The founder of Wado-ryu, Hironori Otsuka, was born on 1 June 1892 in Shimodate, Ibaraki Prefecture, Japan. In 1898, Otsuka began practicing koryu jujutsu under Chojiro Ebashi. From 1905–1921, he studied Shindo Yoshin-ryu jujutsu under Tatsusaburo Nakayama. In 1922, he met Gichin Funakoshi and began to train under him. In 1924, Otsuka became one of the first students promoted to black belt in karate by Funakoshi. To broaden his knowledge of Karate, Otsuka also studied with other prominent masters such as Kenwa Mabuni of Shito-ryu and Motobu Choki. In 1929, Otsuka organized the first school karate club at Tokyo University. Eiichi Eriguchi coined the term ’Wado-ryu’ in 1934.
In 1938, Otsuka registered his style of karate with the Dai Nippon Butoku Kai under the name of "Shinshu Wadoryu Karate-Jujutsu." Soon after, however, this was shortened to "Wado-ryu." In 1938, the Dai Nippon Butoku Kai awarded Otsuka the rank of Renshi-Go, followed in 1942 by the rank of Kyoshi-Go. It was around this time that Tatsuo Suzuki, founder of the WIKF, began training in Wado-ryu. In 1944, Otsuka was appointed Japan’s Chief Karate Instructor. In 1946, Otsuka awarded Tatsuo Suzuki the rank of 2nd dan. The name Wado-ryu has three parts: Wa, do, and ryu. Wa means "harmony," do means "way," and ryu means "style." Harmony should not be interpreted as pacifism; it is simply the acknowledgment that yielding is sometimes more effective than brute strength.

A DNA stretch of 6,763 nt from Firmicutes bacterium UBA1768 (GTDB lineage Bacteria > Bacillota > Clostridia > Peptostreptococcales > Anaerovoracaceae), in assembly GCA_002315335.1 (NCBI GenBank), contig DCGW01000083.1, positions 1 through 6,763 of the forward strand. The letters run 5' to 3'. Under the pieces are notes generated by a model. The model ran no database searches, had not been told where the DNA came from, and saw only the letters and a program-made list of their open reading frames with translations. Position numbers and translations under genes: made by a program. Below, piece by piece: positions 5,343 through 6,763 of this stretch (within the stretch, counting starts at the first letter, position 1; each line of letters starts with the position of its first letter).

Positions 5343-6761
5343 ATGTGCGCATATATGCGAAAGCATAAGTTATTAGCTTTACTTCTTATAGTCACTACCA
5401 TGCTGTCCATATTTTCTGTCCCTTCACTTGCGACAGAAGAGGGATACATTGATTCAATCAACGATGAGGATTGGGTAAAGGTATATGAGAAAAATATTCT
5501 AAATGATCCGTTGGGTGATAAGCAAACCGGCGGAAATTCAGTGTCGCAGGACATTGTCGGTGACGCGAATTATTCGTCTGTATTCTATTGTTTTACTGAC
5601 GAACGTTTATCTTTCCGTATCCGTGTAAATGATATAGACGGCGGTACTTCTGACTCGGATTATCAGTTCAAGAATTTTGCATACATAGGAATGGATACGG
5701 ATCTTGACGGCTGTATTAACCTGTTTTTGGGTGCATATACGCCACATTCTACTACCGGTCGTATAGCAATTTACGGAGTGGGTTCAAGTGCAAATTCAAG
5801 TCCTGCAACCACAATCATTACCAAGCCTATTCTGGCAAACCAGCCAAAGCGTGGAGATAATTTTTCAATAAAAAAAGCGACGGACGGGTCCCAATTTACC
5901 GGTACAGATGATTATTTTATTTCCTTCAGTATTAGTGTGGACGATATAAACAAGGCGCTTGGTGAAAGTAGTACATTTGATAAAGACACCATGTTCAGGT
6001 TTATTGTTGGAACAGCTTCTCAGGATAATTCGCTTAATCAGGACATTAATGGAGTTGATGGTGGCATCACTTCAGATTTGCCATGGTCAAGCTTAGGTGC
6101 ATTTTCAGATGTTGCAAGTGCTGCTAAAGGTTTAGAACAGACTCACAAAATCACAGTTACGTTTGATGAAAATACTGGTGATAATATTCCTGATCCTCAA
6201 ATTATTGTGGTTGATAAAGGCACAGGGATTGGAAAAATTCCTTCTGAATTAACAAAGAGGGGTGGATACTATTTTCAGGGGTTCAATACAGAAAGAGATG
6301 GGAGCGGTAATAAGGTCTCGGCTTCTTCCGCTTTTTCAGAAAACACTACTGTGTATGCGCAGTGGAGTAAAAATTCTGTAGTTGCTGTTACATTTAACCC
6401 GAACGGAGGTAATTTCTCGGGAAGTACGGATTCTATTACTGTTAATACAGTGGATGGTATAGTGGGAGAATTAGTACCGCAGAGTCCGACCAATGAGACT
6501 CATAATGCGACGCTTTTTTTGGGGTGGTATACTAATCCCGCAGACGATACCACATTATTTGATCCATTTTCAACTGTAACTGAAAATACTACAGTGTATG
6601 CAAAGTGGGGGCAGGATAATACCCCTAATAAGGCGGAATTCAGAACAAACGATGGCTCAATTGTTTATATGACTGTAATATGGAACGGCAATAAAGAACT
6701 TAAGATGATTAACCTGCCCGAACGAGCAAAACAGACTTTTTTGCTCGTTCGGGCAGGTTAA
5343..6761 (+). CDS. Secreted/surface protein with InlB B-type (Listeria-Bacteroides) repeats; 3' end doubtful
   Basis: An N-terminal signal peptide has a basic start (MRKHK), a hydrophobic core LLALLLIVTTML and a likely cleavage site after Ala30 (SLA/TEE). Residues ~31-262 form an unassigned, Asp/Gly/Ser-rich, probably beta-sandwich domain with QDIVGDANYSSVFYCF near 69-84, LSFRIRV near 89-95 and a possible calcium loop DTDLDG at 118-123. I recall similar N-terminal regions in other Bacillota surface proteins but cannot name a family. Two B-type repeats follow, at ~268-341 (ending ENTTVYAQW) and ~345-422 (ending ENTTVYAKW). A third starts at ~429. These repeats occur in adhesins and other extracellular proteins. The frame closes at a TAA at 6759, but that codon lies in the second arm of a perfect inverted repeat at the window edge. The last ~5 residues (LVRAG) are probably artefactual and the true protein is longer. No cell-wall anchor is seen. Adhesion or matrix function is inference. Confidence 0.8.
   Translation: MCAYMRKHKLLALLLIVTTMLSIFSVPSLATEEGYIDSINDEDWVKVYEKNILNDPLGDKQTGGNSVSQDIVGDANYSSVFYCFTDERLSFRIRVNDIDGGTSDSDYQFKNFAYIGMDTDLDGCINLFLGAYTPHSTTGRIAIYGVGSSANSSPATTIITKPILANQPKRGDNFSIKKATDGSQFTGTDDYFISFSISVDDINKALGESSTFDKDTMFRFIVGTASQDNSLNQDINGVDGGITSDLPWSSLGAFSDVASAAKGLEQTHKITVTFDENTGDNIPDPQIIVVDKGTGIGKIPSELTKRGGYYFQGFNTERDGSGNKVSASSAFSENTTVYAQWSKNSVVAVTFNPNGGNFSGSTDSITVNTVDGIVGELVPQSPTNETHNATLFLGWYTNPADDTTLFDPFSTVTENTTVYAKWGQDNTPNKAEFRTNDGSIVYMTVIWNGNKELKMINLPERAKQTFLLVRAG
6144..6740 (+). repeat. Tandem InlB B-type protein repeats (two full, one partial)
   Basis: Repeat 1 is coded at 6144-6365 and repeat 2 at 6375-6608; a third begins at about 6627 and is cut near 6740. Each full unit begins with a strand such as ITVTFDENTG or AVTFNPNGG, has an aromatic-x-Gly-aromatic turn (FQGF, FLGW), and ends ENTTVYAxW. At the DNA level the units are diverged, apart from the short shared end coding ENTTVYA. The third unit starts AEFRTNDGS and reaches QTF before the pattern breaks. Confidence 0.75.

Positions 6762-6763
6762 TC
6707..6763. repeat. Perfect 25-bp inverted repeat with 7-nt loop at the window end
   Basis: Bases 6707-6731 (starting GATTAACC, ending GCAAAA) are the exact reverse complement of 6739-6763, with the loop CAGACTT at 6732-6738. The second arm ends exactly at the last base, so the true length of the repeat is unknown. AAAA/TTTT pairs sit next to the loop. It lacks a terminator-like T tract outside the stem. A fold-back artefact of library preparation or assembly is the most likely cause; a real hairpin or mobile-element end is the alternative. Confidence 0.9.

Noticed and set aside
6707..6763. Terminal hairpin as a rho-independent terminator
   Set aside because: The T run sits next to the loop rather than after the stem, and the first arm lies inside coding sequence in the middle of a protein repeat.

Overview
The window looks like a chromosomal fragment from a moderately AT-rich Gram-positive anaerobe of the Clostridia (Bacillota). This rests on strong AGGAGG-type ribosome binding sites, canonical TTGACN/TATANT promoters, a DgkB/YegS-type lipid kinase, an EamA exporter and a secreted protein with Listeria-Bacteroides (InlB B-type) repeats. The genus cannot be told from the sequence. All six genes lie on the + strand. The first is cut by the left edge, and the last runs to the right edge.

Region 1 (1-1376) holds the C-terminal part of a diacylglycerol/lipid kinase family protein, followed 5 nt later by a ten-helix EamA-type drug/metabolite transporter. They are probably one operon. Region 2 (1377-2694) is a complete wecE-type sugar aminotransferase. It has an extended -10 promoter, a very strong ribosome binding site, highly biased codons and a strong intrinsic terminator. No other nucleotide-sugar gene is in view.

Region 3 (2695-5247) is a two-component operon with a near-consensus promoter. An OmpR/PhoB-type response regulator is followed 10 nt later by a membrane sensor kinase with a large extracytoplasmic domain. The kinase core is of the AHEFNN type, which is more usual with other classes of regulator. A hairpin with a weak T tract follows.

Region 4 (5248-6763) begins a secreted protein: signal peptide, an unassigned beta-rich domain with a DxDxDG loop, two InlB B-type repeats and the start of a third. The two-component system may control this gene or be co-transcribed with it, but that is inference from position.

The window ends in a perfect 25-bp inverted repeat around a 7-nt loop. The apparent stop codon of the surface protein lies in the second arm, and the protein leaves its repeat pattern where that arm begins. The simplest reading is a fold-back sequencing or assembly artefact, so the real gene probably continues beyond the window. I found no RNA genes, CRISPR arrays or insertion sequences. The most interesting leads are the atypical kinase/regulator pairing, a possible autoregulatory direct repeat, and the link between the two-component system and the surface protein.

Hironori Otsuka died on January 29th 1982.